You are here

In Her Own Words

It is in the nature of men to take life for granted; only the absence of life will seem to you the miracle, the greatest miracle—and by the time you understand that it should be the other way around—well, it will be too late, it won’t matter then.

Lorraine Hansberry. From What Use are Flowers? in Les Blancs: The Collected Last Plays. Includes The Drinking Gourd and What Use are Flowers? Edited, with critical background by Robert Nemiroff, with a Foreword by Jewell Handy Gresham Nemiroff and an Introduction by Margaret B. Wilkerson, 254. New York: Vintage Books, 1994. 

I would very much like to live in a world where some of the monumental problems could at least be solved; I'm thinking, of course, of peace.  That is, we don't fight. Nobody fights.  We get rid of all the little bombs-- and the big bombs.

Lorraine Hansberry. In To Be Young Gifted and Black: Lorraine Hansberry in Her Own Words. Adapted by Robert Nemiroff with an introduction by James Baldwin, p.253–254. NJ: Prentice-Hall, 1969.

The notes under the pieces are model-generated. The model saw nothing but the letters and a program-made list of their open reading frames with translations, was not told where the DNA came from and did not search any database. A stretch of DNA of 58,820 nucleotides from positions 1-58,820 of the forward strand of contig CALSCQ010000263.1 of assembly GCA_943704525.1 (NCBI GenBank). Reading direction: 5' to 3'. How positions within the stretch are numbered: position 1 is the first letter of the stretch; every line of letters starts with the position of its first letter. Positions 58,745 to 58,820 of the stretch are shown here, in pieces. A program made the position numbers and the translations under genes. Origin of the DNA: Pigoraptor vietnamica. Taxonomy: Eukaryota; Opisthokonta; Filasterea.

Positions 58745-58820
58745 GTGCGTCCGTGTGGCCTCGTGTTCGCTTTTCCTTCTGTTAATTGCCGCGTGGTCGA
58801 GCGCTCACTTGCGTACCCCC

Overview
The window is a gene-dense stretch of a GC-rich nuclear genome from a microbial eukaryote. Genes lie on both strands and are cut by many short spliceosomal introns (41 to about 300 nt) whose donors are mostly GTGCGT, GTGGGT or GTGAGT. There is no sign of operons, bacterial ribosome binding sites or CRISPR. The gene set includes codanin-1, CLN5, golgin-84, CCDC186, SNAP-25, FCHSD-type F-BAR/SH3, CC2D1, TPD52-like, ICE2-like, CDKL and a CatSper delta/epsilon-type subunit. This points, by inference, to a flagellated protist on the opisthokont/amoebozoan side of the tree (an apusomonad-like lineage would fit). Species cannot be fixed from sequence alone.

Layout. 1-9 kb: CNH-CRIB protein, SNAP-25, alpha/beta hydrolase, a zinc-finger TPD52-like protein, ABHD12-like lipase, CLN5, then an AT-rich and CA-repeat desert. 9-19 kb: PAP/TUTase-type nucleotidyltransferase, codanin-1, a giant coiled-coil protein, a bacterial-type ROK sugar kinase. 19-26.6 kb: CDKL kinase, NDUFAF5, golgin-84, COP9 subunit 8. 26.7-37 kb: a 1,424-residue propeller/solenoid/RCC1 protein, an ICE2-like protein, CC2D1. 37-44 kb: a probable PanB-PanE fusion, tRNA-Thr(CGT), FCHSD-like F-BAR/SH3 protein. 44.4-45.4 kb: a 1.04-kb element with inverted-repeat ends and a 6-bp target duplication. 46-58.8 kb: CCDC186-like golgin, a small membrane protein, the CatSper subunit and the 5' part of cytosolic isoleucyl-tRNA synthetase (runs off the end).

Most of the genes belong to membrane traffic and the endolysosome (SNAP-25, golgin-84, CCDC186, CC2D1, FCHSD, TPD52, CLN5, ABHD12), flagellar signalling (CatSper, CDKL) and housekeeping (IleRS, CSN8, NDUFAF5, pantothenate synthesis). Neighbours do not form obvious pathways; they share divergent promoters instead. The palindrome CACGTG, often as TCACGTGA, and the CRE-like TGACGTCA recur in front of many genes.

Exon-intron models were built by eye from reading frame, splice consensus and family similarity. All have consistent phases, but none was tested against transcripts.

If by some miracle women should not ever utter a single protest against their condition there would still exist among men those who could not endure in peace until her liberation had been achieved. 

Lorraine Hansberry, unpublished essay. As cited in Stephen Carter, Hansberry’s Drama: Commitment amid Complexity. Urbana: University of Illinois Press, 1991. 

If the world is engaged in a dispute between survival and destruction...then we, as members of the human race, must address ourselves to that dispute. 

Lorraine Hansberry, “The Negro Writer and His Roots: Toward a New Romanticism,” The Black Scholar 12 (March/April 1981): 3 

I was born on the Southside of Chicago. I was born black and a female. I was born in a depression after one world war and came into adolescence during another. While I was still in my teens, the first atom bombs were dropped on human beings and by the time I was twenty-three years old my government and that of the Soviet Union had entered actively into the worst conflict of nerves in history—the Cold War.

Lorraine Hansberry, “The Negro Writer and His Roots: Towards a New Romanticism,” speech given at the American Society of African Culture, First Conference of Negro Writers, March 1, 1959. The Black Scholar Vol. 12, No. 2 (March/April 1981), pp. 2–12.

And as of today, if I am asked abroad if I am a free citizen of the United States of America, I must only say what is true:  No. 

Lorraine Hansberry. “The Negro Writer and His Roots: Towards a New Position.” Originally printed as “A Destiny is in the Stars” in Crisis, 1969 and reprinted in The Black Scholar, Vol. 12 No. 2. (March/April 1981): 2–12.